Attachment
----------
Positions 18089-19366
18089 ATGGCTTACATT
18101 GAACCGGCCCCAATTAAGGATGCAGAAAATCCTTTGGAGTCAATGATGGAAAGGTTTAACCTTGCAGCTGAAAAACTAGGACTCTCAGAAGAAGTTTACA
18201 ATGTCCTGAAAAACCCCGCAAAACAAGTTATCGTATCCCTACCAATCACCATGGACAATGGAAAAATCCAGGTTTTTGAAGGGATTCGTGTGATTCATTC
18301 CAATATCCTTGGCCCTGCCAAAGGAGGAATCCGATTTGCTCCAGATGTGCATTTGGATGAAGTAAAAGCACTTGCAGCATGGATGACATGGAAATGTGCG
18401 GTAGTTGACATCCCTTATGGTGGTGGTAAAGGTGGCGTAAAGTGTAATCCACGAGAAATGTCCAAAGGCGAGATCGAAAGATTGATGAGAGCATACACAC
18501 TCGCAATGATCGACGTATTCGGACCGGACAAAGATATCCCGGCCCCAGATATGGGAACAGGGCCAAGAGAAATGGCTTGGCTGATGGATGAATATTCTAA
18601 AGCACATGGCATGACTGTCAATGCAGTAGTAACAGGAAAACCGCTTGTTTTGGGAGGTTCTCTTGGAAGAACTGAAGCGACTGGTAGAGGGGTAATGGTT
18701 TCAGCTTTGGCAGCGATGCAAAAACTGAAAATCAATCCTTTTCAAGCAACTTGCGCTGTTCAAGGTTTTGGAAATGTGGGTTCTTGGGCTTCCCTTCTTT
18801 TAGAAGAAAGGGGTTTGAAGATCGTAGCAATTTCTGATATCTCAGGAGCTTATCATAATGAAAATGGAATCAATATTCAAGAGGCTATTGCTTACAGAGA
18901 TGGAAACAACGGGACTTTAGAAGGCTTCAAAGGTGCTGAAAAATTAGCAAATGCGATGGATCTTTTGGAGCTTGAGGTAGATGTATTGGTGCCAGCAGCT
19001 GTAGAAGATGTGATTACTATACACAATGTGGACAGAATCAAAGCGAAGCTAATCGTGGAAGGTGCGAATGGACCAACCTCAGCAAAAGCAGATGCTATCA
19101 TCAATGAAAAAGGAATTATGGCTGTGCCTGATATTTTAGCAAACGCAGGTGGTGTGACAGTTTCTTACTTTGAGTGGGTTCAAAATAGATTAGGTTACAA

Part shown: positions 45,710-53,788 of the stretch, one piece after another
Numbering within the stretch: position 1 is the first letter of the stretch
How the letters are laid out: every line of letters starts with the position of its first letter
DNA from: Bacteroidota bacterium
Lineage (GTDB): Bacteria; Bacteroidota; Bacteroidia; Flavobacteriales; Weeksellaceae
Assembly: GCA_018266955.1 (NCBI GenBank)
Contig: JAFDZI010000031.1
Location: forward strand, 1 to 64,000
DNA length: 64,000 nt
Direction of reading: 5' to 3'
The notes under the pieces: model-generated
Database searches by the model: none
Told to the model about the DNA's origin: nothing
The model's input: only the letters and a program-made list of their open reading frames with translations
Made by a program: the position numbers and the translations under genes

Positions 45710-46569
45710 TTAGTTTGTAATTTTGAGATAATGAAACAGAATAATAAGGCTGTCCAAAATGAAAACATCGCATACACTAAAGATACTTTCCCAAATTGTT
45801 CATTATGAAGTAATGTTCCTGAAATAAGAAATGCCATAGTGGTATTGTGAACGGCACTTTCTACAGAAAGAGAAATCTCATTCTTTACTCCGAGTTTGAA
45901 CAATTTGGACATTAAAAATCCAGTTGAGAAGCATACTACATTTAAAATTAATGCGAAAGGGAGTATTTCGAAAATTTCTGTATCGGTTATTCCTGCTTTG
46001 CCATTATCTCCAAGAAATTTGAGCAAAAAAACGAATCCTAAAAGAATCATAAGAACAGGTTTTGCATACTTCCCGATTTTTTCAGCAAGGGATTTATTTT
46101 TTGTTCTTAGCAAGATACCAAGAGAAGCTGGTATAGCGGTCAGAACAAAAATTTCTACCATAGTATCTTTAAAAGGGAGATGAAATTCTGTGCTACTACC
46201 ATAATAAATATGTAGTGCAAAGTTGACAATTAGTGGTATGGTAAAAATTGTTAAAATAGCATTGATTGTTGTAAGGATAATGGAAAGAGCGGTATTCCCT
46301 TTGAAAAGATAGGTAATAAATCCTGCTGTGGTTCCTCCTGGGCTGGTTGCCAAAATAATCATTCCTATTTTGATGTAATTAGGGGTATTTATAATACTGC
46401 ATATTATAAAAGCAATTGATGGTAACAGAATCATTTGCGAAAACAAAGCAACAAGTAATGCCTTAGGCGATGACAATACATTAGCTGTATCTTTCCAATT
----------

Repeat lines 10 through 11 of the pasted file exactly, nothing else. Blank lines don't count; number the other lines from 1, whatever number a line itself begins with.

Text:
18801 TAGAAGAAAGGGGTTTGAAGATCGTAGCAATTTCTGATATCTCAGGAGCTTATCATAATGAAAATGGAATCAATATTCAAGAGGCTATTGCTTACAGAGA
18901 TGGAAACAACGGGACTTTAGAAGGCTTCAAAGGTGCTGAAAAATTAGCAAATGCGATGGATCTTTTGGAGCTTGAGGTAGATGTATTGGTGCCAGCAGCT